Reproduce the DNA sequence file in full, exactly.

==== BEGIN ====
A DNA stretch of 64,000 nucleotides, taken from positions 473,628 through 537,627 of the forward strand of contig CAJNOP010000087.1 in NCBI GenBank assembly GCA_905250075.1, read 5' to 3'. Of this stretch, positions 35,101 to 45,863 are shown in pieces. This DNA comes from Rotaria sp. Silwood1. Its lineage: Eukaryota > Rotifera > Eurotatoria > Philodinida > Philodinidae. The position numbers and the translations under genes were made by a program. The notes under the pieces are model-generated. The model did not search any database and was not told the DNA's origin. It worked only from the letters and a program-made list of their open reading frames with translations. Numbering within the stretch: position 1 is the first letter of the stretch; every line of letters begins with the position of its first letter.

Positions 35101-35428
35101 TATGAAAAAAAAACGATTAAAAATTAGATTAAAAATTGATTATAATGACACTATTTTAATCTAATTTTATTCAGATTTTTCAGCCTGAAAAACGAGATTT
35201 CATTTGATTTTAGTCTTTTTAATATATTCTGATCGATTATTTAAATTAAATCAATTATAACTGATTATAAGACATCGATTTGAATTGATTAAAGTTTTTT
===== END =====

A DNA stretch of 64,000 nucleotides, taken from positions 473,628 through 537,627 of the forward strand of contig CAJNOP010000087.1 in NCBI GenBank assembly GCA_905250075.1, read 5' to 3'. Of this stretch, positions 35,101 to 45,863 are shown in pieces. This DNA comes from Rotaria sp. Silwood1. Its lineage: Eukaryota > Rotifera > Eurotatoria > Philodinida > Philodinidae. The position numbers and the translations under genes were made by a program. The notes under the pieces are model-generated. The model did not search any database and was not told the DNA's origin. It worked only from the letters and a program-made list of their open reading frames with translations. Numbering within the stretch: position 1 is the first letter of the stretch; every line of letters begins with the position of its first letter.

Positions 35101-35428
35101 TATGAAAAAAAAACGATTAAAAATTAGATTAAAAATTGATTATAATGACACTATTTTAATCTAATTTTATTCAGATTTTTCAGCCTGAAAAACGAGATTT
35201 CATTTGATTTTAGTCTTTTTAATATATTCTGATCGATTATTTAAATTAAATCAATTATAACTGATTATAAGACATCGATTTGAATTGATTAAAGTTTTTT